Prime Minister David Cameron, currently on a two-day official visit to India is expected to offer it a "direct say" in drawing up UK's new immigration policy, a media report said today, even as New Delhi has warned of adverse affect on bilateral trade ties.
The report in The Guardian quoting sources said Downing Street is making it clear that Britain will consult Delhi over a proposed new cap on non-EU immigration.
Cameron's visit to India is threatened to be overshadowed by concerns in Delhi about the cap.
India's Commerce Minister Anand Sharma has said that the cap would have an "adverse effect" on trade relations.
He pointedly remarked that Indian professionals, "who have made a notable contribution to the UK economy" could find it difficult to enter Britain.
"Cameron is to offer India a direct say in drawing up Britain's new immigration policy as Downing Street responds to fears in New Delhi that a proposed cap will harm trade links," the Guardian said in its report.
According to the report, a Downing street source said the prime minister is keen to offer reassurances to India.
"We want to work with India and other countries to ensure that high-skilled people can still come to Britain," the source said.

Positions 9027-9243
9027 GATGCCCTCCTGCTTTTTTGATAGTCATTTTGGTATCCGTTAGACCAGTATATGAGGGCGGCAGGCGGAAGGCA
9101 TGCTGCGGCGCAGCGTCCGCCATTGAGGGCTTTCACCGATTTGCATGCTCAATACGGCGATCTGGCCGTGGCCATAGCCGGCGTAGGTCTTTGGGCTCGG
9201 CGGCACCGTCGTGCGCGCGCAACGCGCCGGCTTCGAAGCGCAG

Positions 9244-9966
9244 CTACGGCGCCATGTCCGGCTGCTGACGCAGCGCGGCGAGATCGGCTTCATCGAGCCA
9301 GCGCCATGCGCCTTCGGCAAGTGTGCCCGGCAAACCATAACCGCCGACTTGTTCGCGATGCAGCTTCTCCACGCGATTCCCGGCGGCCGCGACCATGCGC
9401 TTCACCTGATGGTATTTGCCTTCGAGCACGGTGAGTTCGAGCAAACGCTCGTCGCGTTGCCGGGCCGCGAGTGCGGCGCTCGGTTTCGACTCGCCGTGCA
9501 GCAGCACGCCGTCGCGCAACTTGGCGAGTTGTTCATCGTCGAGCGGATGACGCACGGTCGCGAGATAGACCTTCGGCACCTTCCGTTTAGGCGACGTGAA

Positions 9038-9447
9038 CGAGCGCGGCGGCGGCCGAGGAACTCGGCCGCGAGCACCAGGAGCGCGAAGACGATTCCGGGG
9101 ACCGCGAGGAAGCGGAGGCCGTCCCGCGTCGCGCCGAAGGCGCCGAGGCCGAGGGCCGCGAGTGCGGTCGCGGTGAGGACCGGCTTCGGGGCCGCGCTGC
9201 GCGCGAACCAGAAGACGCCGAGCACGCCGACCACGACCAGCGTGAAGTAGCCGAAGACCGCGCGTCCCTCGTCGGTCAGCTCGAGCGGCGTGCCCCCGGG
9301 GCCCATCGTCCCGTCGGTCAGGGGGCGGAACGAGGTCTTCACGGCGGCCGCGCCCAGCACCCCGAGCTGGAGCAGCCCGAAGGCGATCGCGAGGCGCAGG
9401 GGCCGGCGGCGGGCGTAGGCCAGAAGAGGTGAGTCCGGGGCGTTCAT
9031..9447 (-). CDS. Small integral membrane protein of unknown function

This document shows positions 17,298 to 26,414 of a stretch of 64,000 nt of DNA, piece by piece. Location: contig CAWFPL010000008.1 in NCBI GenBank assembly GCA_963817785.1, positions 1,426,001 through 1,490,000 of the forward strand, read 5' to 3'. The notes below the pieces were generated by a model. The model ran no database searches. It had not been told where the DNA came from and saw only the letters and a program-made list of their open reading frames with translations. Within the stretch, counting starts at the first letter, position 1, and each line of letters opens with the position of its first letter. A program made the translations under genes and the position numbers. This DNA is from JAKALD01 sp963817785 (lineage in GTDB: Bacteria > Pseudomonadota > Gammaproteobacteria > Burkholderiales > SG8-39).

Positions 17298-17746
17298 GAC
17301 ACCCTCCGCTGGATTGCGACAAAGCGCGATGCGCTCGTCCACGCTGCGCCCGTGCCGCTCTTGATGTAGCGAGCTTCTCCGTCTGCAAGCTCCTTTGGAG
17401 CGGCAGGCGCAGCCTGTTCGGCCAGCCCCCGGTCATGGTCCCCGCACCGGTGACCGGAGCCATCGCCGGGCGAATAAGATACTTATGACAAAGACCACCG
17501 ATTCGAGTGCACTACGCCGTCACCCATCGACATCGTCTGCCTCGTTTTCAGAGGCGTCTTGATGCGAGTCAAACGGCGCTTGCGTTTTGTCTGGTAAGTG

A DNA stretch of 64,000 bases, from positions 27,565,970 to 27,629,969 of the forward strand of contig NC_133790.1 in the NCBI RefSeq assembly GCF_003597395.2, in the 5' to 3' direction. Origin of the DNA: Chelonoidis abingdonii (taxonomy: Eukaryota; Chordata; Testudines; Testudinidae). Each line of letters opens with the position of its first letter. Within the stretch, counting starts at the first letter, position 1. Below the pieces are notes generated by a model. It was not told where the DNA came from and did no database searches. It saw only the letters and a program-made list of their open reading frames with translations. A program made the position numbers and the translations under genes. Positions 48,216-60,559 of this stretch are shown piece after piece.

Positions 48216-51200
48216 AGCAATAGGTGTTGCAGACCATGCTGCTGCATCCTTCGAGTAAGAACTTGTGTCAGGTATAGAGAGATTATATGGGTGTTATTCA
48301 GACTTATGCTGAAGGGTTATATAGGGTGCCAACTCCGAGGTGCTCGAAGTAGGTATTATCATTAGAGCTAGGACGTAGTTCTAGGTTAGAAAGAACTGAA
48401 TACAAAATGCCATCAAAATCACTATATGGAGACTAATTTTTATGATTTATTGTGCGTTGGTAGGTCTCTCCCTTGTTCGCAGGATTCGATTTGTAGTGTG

"We are going to talk to these countries about how to implement the cap."
The proposed cap on non-EU immigration has been the subject of heated debate within the cabinet.
Vince Cable, the business secretary and David Willetts, the Universities Minister, who are among six cabinet ministers accompanying the prime minister to India, have voiced concerns that the cap could exclude students and highly skilled workers.
Cable said "It's no great secret that in my department, and me personally, we want to see an open economy and as liberal an immigration policy as it's possible to have.
We are arguing, within government, about how we create the most flexible regime we can possibly have, but in a way that reassures the British public."
The measure comes into effect next April.
Theresa May, the home secretary has imposed a temporary cap of 24,100. The emollient signals show how ministers accept they must show due respect to India, one of the world's fastest growing economies, if Britain is to improve trade links, which currently stand at a relatively modest 11.5 billion pounds a year.